The Conservative government in Canada has introduced anti-spam legislation to help crack down on those who send unsolicited and potentially harmful emails and cellphone text messages.
The proposed Electronic Commerce Protection Act will deter the most dangerous forms of spam, such as identity theft, phishing and spyware from occurring in Canada and will help drive spammers out of Canada. The anti-spam bill is permission based and would allow individuals to sue suspected spammers.
This new anti-spam bill that has been introduced in the Canadian House of Commons may have significant ramifications for U.S. marketers.
The U.S. Can Spam Act does not require marketers to get permission from recipients before sending commercial email. Also, it allows ISPs to sue spammers but not individuals.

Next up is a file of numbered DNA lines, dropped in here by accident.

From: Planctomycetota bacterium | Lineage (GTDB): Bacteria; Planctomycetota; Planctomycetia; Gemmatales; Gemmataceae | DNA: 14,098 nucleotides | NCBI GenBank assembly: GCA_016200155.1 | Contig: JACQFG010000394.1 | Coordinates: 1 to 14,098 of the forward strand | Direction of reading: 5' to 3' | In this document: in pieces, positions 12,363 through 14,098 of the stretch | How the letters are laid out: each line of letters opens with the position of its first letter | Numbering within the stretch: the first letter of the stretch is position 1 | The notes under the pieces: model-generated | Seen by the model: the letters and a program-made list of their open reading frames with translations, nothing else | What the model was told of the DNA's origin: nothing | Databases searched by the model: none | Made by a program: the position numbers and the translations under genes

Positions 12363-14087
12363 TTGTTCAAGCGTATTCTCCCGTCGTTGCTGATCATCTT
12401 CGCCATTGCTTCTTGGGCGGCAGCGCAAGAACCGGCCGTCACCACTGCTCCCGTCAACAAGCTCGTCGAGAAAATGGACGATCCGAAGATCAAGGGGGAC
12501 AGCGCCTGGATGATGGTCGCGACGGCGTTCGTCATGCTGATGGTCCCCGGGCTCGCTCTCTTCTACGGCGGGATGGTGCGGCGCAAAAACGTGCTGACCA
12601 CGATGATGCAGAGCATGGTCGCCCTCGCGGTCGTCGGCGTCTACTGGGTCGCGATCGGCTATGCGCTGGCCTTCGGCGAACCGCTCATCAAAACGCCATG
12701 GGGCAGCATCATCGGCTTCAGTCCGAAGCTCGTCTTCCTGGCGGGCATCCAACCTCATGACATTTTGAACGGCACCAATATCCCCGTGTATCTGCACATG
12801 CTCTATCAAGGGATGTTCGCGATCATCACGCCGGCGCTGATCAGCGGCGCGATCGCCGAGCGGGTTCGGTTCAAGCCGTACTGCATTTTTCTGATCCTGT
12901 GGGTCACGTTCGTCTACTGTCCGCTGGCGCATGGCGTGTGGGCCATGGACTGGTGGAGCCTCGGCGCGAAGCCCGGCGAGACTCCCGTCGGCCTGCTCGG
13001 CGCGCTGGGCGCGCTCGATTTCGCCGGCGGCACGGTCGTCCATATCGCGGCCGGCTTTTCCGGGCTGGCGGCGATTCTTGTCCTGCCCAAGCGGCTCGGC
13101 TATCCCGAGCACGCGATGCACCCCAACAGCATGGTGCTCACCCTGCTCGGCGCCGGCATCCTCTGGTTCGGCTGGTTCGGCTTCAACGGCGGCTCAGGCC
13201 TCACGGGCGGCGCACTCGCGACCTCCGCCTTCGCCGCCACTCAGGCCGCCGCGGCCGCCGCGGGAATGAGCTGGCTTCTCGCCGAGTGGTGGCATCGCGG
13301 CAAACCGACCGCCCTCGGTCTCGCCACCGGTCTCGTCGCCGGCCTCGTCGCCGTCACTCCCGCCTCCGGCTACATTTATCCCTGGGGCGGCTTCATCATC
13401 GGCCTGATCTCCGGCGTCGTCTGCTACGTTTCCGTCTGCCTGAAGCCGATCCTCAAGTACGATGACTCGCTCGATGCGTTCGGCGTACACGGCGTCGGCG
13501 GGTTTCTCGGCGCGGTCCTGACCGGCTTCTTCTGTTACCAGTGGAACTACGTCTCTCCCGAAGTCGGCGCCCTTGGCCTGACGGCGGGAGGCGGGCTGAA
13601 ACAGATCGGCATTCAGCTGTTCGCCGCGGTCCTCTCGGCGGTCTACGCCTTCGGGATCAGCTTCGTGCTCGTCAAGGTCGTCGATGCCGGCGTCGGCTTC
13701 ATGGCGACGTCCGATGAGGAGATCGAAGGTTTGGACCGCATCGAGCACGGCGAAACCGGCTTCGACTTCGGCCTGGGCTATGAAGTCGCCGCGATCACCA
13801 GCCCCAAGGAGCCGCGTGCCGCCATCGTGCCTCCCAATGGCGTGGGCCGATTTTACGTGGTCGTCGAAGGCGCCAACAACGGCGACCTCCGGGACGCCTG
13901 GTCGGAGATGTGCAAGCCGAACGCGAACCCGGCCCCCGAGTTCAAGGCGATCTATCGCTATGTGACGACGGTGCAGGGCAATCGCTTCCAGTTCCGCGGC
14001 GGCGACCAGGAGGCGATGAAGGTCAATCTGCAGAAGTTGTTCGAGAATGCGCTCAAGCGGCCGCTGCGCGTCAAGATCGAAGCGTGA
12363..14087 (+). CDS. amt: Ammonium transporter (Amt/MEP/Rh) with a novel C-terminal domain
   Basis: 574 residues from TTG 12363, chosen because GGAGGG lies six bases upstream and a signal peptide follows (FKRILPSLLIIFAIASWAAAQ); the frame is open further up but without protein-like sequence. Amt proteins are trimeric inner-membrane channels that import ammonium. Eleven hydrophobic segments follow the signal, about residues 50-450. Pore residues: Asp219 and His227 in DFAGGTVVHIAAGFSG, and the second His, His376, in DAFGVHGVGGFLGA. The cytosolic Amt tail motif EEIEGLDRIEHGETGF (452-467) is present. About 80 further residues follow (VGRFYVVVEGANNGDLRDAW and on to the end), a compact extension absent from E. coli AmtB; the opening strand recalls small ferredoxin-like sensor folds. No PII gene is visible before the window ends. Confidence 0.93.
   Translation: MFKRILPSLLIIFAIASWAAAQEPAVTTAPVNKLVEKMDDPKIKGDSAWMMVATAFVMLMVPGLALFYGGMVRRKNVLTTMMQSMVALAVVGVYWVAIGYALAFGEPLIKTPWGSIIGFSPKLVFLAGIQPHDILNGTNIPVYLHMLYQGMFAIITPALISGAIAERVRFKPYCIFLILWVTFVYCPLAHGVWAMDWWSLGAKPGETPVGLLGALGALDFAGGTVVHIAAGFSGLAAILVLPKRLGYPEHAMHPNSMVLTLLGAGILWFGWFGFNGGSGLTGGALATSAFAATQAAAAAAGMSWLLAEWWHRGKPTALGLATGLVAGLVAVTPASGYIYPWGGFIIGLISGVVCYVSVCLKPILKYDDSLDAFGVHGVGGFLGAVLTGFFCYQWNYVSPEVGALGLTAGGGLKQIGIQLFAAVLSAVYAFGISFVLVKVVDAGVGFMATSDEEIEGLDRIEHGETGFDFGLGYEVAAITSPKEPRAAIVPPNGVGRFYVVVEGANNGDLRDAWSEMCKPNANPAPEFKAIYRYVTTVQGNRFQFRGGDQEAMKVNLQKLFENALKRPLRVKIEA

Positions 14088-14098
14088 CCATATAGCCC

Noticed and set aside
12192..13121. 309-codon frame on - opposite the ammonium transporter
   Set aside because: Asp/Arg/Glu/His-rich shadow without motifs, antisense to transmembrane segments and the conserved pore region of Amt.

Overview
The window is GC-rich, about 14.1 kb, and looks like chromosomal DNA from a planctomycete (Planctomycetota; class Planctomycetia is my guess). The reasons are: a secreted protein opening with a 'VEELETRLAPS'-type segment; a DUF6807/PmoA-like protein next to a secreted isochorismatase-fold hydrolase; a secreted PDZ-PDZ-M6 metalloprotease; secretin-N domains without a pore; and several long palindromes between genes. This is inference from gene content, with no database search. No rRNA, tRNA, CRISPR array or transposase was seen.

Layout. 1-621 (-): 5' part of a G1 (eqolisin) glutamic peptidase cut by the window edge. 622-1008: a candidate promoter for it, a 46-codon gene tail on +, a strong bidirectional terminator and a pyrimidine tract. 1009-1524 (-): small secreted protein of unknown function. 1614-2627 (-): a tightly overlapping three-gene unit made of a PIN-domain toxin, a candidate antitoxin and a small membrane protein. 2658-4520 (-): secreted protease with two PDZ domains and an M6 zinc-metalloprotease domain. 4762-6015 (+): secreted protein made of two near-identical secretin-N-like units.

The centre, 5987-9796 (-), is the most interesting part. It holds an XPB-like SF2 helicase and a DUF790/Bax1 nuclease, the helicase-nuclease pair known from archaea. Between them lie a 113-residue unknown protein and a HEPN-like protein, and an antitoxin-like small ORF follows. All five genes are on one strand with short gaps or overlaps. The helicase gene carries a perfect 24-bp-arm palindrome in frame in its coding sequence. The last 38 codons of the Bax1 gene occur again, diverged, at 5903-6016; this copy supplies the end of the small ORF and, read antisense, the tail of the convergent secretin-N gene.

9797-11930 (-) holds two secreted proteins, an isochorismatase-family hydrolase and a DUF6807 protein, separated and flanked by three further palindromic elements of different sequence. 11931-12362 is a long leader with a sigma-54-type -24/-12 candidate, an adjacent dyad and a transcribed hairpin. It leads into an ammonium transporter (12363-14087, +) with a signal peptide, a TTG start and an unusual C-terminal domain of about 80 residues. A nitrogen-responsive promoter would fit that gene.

The bill would require U.S. based marketers to get permission from Canadian email address holders before sending commercial messages, it would exempt commercial e-mail sent to people with whom the sender has a business relationship. It would also exempt e-mail from one individual to another inquiring about the second individual’s business.
Marketers would have to honor opt outs within 10 days. However, the law does not specify 10 business days as the Can Spam Act does.
The unsubscribe mechanism would have to allow recipients to opt out electronically by providing either an email address to which they can reply or a hyperlink that takes them to an opt-out mechanism. The unsubscribe function would also have to remain active for at least 60 days after the mailing.
According to internet security firm Symantec’s report published in April, the volume of spam worldwide increased 192 per cent in 2008, from 119.6 billion messages in 2007 to 349.6 billion in 2008.